Nicotine dependence is an addiction to one of the components of tobacco, nicotine. Nicotine releases chemicals in the brain that control mood and behavior, causing individuals to feel pleasure and satisfaction. Experiencing these good feelings leads to addiction. Symptoms include an inability to stop smoking and experiencing withdrawal symptoms like intense cravings, irritability, and insomnia when you stop.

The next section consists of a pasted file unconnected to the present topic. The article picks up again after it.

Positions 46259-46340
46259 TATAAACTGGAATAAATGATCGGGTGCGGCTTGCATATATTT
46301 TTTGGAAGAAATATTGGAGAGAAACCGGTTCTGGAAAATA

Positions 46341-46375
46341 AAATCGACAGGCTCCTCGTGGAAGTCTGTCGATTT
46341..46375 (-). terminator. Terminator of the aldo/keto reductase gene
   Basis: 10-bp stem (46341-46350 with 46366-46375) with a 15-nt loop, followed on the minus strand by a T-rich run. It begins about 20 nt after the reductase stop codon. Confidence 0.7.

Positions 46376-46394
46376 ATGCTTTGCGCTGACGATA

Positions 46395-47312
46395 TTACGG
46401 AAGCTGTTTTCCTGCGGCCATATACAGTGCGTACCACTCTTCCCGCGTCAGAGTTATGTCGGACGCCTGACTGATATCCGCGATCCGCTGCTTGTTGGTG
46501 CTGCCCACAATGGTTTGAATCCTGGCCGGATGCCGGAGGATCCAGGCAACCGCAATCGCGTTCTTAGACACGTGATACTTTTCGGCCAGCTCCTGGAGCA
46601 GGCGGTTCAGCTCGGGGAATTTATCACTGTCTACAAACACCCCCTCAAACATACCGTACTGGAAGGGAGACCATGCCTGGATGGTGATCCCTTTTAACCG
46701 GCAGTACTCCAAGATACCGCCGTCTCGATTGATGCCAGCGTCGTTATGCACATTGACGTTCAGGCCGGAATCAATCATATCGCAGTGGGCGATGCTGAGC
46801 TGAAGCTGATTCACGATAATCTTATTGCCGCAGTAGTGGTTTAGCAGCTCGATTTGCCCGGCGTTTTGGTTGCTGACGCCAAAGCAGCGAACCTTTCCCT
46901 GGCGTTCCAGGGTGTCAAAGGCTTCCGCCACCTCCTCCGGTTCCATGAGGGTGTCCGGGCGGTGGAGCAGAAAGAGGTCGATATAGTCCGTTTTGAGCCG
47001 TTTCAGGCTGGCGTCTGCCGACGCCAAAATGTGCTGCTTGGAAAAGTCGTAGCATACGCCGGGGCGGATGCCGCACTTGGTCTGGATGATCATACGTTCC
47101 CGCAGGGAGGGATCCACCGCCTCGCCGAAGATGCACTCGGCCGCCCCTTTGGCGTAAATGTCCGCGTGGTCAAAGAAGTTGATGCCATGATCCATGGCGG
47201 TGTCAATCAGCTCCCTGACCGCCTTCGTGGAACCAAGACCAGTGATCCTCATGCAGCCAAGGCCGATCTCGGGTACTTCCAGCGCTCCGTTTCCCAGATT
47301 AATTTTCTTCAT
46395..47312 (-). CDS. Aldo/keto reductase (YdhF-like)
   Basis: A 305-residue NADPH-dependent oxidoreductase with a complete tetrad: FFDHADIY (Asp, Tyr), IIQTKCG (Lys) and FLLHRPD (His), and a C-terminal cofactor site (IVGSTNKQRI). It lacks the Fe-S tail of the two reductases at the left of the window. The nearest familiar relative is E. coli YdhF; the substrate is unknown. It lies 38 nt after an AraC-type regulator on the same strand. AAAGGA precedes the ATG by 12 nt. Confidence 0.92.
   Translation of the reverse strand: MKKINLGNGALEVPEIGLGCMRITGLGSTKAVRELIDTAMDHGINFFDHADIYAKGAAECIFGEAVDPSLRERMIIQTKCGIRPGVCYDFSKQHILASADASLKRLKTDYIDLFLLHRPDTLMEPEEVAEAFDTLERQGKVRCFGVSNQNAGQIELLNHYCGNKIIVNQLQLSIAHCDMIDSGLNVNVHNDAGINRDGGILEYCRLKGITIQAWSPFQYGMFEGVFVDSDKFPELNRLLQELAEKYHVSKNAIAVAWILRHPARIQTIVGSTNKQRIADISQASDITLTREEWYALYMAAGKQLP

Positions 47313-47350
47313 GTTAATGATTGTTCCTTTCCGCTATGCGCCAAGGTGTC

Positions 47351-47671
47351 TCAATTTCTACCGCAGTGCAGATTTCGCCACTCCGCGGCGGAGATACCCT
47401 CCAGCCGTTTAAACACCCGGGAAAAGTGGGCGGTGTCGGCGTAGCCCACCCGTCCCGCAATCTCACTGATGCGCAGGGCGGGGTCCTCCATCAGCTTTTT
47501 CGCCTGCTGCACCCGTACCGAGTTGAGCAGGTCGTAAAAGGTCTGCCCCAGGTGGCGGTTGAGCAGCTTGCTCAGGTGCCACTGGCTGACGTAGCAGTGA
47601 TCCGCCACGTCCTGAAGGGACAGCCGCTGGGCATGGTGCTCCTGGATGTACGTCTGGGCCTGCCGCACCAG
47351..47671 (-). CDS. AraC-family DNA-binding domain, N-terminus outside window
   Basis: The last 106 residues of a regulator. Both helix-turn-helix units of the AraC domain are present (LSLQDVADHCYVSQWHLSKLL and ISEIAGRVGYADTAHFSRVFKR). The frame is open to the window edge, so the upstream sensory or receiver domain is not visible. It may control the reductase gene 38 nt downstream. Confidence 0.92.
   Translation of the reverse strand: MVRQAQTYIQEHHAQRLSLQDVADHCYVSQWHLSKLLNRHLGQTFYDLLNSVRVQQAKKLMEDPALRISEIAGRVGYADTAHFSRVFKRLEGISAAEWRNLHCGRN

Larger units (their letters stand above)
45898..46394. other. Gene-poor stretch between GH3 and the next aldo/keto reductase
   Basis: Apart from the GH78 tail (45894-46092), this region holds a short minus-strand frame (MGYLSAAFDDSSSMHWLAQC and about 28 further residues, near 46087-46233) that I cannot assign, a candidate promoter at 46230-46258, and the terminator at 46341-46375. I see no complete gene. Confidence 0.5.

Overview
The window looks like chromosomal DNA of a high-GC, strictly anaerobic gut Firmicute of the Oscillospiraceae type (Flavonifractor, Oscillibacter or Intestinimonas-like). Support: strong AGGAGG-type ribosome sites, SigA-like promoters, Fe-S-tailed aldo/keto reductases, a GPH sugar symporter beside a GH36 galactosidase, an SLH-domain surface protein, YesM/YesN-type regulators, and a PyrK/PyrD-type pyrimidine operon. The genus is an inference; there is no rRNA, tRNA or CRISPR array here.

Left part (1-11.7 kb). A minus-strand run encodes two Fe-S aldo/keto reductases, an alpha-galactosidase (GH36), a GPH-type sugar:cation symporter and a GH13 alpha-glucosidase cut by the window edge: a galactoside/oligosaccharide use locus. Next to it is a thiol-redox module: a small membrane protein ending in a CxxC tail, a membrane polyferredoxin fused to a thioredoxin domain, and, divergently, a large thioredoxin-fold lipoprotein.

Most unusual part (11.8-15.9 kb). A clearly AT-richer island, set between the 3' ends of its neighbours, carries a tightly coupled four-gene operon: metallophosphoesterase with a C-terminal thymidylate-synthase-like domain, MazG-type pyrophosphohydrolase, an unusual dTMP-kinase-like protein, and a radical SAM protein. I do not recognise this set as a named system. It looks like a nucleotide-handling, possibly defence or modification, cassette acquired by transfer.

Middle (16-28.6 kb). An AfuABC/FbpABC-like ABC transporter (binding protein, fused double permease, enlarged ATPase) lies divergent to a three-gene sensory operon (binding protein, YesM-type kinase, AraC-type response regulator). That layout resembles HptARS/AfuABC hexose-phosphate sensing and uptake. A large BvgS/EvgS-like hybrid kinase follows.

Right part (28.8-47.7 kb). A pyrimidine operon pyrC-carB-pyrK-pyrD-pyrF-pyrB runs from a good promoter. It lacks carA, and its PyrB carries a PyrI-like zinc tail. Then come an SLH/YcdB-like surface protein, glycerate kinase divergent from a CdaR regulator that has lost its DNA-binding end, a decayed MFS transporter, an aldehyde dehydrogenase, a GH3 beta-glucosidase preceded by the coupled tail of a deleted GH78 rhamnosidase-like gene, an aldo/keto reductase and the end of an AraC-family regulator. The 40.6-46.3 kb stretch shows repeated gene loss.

The medications used for the treatment of nicotine dependence include nicotine replacement therapies (patch, gum, lozenge, spray, and inhaler), bupropion, varenicline, and nortriptyline. All nicotine replacement therapies send nicotine to the body through the skin or mouth. Side effects include insomnia, heartburn, nausea, coughing, and irritation of the skin, mouth, throat, and nose. Bupropion is an antidepressant that increases brain chemicals affected by nicotine. Side effects may include headache. Varenicline reduces feelings of pleasure. Side effects may include nausea. Nortriptyline is a tricyclic antidepressant that increases brain chemicals affected by nicotine. Side effects may include dry mouth.